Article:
If you are planning to purchase the Australian Dollar keep a close eye on GBP/AUD as dark omens are gathering - and you want to get the most from your pounds.
The GBP/AUD pair is showing three early-warning signs of weakness.
Wednesday's red down-day means the pair has completed three down-days in a row after Monday's peak.
This is a bearish sign according to Japanese candlesticks which were used in 17th century Japan to forecast movements in the market by rice traders.
Its appearance on GBP/AUD is the first early-warning sign that the pair may be about to fall.
Commodities on the Rise
The second reason for expecting GBP/AUD to fall comes from a strengthening Aussie Dollar due to a rise in Commodity prices.
Commodities have been appreciating of late due to increased demand from China, who, according to analysis from FX broker HiFX, are stockpiling.
China fears Trump’s trade tariffs which could see 45% added onto the cost of imported Chinese goods.
By stockpiling at currently low prices Chinese manufacturers hope to keep base costs low when the tariffs hit.
China buys a lot of Australia’s industrial metals including most of its Iron Ore, which is its single largest export.
The rise in the price of Iron Ore is a fundamental driver of the Aussie Dollar.
The rise in commodity prices over past months has already helped the Australian Dollar to strengthen by increasing aggregate demand but not as much as it should have, say analysts at Westpac Bank.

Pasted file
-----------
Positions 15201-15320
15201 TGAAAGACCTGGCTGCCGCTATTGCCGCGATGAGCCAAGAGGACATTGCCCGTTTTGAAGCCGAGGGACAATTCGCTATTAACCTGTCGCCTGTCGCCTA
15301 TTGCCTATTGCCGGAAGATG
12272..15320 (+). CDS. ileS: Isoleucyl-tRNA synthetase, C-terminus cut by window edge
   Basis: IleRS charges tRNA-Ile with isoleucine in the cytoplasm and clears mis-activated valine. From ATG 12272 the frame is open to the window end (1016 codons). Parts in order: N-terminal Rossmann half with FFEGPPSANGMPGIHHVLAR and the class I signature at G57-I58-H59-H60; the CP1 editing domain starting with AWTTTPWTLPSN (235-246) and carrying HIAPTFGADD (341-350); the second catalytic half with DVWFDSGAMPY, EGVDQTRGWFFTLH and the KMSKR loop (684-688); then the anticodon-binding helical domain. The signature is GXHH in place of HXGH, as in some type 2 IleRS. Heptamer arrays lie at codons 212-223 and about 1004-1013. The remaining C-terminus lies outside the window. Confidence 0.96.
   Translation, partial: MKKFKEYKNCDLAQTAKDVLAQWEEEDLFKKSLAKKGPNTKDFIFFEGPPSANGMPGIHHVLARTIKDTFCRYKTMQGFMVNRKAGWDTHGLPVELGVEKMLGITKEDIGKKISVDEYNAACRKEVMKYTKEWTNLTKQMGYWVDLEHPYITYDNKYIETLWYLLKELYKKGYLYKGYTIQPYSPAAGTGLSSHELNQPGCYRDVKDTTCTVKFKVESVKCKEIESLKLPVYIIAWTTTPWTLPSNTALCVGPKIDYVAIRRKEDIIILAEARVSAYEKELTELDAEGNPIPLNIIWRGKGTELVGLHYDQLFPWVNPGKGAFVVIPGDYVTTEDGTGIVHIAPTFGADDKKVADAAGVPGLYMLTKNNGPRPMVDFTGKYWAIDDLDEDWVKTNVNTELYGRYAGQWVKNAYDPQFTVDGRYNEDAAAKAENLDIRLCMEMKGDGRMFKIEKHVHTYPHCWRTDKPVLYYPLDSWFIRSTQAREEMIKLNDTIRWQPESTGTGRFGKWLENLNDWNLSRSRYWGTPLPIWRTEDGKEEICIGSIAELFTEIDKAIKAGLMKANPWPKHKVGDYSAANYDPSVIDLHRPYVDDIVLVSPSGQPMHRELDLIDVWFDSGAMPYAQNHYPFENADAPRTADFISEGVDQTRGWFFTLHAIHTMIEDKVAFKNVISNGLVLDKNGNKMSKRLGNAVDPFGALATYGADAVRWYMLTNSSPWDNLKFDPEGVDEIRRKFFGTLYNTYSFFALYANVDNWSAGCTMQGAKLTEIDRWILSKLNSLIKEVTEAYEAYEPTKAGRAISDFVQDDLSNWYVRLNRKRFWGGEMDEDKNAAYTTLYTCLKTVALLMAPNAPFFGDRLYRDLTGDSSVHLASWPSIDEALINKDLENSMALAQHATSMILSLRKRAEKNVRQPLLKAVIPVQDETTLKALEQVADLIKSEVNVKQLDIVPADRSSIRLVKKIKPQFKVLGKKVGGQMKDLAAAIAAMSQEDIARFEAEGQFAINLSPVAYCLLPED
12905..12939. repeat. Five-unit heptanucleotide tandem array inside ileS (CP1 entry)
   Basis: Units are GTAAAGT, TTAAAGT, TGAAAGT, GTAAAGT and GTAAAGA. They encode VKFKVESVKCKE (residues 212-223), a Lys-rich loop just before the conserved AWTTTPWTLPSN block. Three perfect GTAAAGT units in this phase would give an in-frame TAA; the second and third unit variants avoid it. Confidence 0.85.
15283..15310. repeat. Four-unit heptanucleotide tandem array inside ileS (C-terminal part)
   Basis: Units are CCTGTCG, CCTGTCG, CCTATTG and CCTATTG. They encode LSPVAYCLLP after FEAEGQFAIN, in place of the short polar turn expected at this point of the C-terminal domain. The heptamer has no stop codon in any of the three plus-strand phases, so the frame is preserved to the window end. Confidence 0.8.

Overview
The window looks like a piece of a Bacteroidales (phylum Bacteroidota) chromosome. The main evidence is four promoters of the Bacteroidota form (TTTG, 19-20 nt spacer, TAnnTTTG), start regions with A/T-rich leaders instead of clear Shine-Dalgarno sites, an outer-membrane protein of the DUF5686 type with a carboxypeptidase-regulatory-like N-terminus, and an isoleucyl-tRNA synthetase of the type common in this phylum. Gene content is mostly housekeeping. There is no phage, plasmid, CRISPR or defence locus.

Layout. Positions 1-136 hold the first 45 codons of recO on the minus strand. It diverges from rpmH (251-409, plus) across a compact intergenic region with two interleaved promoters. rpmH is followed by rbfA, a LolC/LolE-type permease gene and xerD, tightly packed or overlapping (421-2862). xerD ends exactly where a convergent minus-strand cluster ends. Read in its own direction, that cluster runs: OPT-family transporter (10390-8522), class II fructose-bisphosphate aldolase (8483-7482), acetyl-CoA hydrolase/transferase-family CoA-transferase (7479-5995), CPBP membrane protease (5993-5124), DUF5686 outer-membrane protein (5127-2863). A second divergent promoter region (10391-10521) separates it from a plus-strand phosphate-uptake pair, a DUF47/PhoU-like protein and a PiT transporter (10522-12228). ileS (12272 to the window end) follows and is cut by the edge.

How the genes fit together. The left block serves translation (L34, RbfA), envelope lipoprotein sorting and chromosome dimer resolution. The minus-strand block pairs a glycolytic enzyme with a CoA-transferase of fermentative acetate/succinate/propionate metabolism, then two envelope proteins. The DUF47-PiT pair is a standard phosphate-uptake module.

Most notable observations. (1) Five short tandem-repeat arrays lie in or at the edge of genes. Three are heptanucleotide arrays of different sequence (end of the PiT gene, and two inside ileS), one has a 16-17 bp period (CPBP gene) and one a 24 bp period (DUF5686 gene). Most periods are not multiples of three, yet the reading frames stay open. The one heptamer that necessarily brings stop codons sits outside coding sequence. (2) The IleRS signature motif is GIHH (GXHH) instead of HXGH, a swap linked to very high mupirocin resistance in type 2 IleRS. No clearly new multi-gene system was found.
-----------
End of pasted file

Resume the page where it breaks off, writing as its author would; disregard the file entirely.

“The acknowledgment that higher commodity prices are being driven by both demand and supply is something that we think is underpriced by the market.
“Our fitted fair value models suggest that the A$ is cheap at the moment and we remain of the view that a push towards 0.7500/50 looks likely, but should remain capped by a strong US$ and concerns about Trump's 'tariff and trade" policies,” said Westpac’s FX Strategist Richard Rennie.
AUD/USD has fallen well below fair value according to Westpac.
The same can be said for NZD/AUD which at 0.95 lies well above its ‘fair value’ of 0.89 according to HiFX.
This may indicate the Aussie is undervalued against several currencies and therefore may appreciate to make up the ‘lost ground’.
NZD/AUD is well above fair value showing a combination of the AUD undervalued as well as the NZD overvalued.
Pronounced ‘Mac-dee’ this is not a dish on the menu of your local fast-food outlet – rather an indicator of momentum featured in the lower pane of the chart below.
It is the third omen of more downside for GBP/AUD.
The MACD appears to be forming a curving high which looks at risk of falling.
The blue line, which is called the MACD line is close to crossing the red line, called the signal line.
Such a cross over would add confirmation to the other bearish signs.
A break out to the downside of the rising channel would be necessary to confirm a stronger move lower.
Such a move would have to pierce below 1.6775 with a target at 1.6625 just above support at 1.6600.
Alternatively, a move higher – which cannot yet be discounted – would extend on a break above the 1.7165 highs, targeting 1.7300 thereafter.